Ironically, Ibrar Ahmad comes from a family of army veterans. His uncle had fought the 1999 Kargil war for India.
“Back during the days of militancy in Rajouri,” Zakir Hussain – a relative of Ibrar and also a soldier himself – says in a firm tone, “every male member from our family had a personal gun. No one from this village dared going against the state. It’s simple: we live in India, and we are Indians.”
“They labelled Ibrar as a terrorist,” he then exclaims, “What does this mean? The kid leaves from his home, gets killed the next day – what is this supposed to say? We are training him here in this house to pick up gun against India? This is as good as calling our family traitors.
“I swear, had he been alive today, and had I known he has joined militancy, I would have been the first one to shoot him dead.
“Ibrar was a mature man, he could never do something this silly,” Zakir rubbishes at once. Followed by a dull silence, Mohammad Yousuf adds: “Listen, if they prove my son was actually a militant, I would be happy that he was killed after taking the wrong path.”
Ibrar was a class 6 pass-out, but he was a composed personality, as his father describes. “Books never interested him, but he was no less in comparison to a graduate. He was skilled. He had learnt to plough when he was still a kid – not an easy job,” Yousuf says, as his pride elevates.
Ibrar had worked as a small-time worker in Kuwait for a Korean company for two years. Only recently he had moved into a new house with his wife and 15-month-old kid, and to earn money and feed them, he had visited Kashmir.
“My son died an innocent death,” Yousuf says, takes a brief pause, and adds: “I do not want blood for blood.
“I just want to stare dead into the eyes of those who gave my son this cruel death.”
Decoding the state
What’s amusing is the fact that their accommodation was only a few metres away from nearby army camp of the 62 Rashtriya Rifles – the unit which carried out the controversial operation.
The three were killed 10 kilometres away in orchards of Amshipora.
The police charge-sheet has named one Captain Bhoopendra Singh of the same army unit as the prime accuse in this case.
“Say I am a smoker,” Zakir Hussain explains, “But will I smoke inside the house, or in front of my father? No, isn’t it? I will find an isolated corner for that. You are telling me that these militants had their ‘hideout’ just a few metres away from the army camp? Wouldn’t that be foolish of any militant to do so?”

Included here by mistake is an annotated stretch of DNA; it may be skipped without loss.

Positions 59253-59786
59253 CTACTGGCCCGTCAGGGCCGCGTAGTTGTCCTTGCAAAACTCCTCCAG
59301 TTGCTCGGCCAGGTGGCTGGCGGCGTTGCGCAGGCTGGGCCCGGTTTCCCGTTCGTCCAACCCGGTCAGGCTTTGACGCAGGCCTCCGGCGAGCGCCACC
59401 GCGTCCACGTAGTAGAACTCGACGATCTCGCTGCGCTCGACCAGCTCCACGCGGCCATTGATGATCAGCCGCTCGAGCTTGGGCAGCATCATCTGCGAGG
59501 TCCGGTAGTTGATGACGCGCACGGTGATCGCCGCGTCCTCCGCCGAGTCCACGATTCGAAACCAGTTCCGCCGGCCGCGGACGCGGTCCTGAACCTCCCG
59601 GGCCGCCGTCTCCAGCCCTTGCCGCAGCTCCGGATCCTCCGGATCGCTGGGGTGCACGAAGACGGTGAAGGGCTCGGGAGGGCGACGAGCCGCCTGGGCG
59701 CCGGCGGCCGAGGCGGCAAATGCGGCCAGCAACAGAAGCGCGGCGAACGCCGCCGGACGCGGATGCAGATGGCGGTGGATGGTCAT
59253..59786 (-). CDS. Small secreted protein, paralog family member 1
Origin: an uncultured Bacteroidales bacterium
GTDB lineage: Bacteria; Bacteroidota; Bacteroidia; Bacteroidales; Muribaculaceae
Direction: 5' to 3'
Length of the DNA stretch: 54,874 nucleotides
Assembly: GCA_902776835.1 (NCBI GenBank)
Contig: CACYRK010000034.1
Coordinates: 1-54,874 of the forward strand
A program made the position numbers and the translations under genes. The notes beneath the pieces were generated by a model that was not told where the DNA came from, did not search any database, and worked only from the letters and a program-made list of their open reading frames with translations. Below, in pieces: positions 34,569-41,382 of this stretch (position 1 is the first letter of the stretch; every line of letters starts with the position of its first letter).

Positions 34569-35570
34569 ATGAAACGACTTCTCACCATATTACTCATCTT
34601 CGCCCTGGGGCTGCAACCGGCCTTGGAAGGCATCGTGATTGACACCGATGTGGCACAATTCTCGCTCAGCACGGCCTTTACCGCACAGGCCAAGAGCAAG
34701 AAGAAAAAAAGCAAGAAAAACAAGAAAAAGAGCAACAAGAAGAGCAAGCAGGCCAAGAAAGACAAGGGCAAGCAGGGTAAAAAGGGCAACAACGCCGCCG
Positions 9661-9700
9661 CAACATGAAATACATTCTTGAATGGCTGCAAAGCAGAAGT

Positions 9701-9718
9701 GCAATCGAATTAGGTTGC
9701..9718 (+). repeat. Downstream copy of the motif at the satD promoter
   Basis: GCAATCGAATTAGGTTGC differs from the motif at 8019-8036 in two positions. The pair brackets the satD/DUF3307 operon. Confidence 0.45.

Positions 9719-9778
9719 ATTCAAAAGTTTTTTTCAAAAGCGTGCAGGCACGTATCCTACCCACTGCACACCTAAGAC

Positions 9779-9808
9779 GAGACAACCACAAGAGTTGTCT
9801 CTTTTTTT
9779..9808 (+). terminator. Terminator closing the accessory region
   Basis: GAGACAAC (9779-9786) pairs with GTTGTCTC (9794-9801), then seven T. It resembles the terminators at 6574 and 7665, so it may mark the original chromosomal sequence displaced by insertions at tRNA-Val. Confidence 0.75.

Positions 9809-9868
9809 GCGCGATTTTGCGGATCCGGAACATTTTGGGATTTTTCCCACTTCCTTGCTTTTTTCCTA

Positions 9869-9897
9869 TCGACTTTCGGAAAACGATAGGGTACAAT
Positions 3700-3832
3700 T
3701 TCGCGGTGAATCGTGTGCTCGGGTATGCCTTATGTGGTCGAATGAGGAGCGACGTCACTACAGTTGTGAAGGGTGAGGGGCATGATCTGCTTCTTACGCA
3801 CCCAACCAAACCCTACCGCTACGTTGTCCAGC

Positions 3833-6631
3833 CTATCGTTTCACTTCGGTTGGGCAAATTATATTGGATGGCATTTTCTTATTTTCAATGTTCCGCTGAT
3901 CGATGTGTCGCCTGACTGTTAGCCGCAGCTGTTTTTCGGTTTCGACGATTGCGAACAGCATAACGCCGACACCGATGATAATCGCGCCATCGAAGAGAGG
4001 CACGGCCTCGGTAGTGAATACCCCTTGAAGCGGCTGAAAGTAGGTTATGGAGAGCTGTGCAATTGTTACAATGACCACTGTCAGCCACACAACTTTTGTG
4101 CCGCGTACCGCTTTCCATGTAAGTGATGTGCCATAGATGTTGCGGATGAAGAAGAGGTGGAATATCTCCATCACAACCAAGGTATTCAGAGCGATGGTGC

It is pertinent to mention that the 62 Rashtriya Rifles regiment has had a ‘disappointing’ counter-insurgency run in the last three years, compared to other units in nearby areas of militancy-raged south Kashmir.
According to figures independently cumulated, 62-RR has had only one instance of successful operation, in which, it claimed to have killed a Lashkar-e-Taiba militant way back in February 2017.
Since then, it laid 19 more traps in search of militants in multiple areas – gunfights triggered in only five of them, including the Shopian encounter, and in one instance, the militants happened to escape the cordon.
In one of the encounters, it also lost two of its soldier, including a Major.
Indeed, it was after a long period of time did Army’s 62-RR claimed to have carried out a “successful” counter-insurgency operation.
Moving further, in a very unusual move, Brigadier Ajay Katoch of Rashtriya Rifles had called for an individual press conference a day after the encounter. Generally, the post-encounter pressers are given by the joint team of involved units of the Indian force; here however, there was no presence of J&K police or the Central Reserve Police Force (CRPF).
Here’s Brigadier’s version of the story:
“On night, 17/18 July, we received human intelligence from a unit source at around 0200 hours of presence of 4-5 unidentified terrorists in village Amshipora… We were also getting inputs of certain identified Pakistani terrorists in that area. At 0245 hours, while cordon was being laid, they (the army party) came under heavy fire from the fringe of the cordon, and after 5 minutes, they came upon fire from centre of the cordon. The fire was immediately retaliated, the cordon party were re-deployed, and additional parties were rushed to the spot…”
It should be noted that when the Indian army’s twitter handle, at 6:20 am on the morning of the ‘encounter’, broke the news, it said the 62-RR unit was fired at from the “cowshed” of a lone house.
Brigadier Katoch does not mention of any cowshed in his version.
Also, the tweet says a “joint operation was launched” and that a “joint operation” was in “progress”; however, according to the Brigadier, it was at “0430 hours, the police and the CRPF reached the operation site”.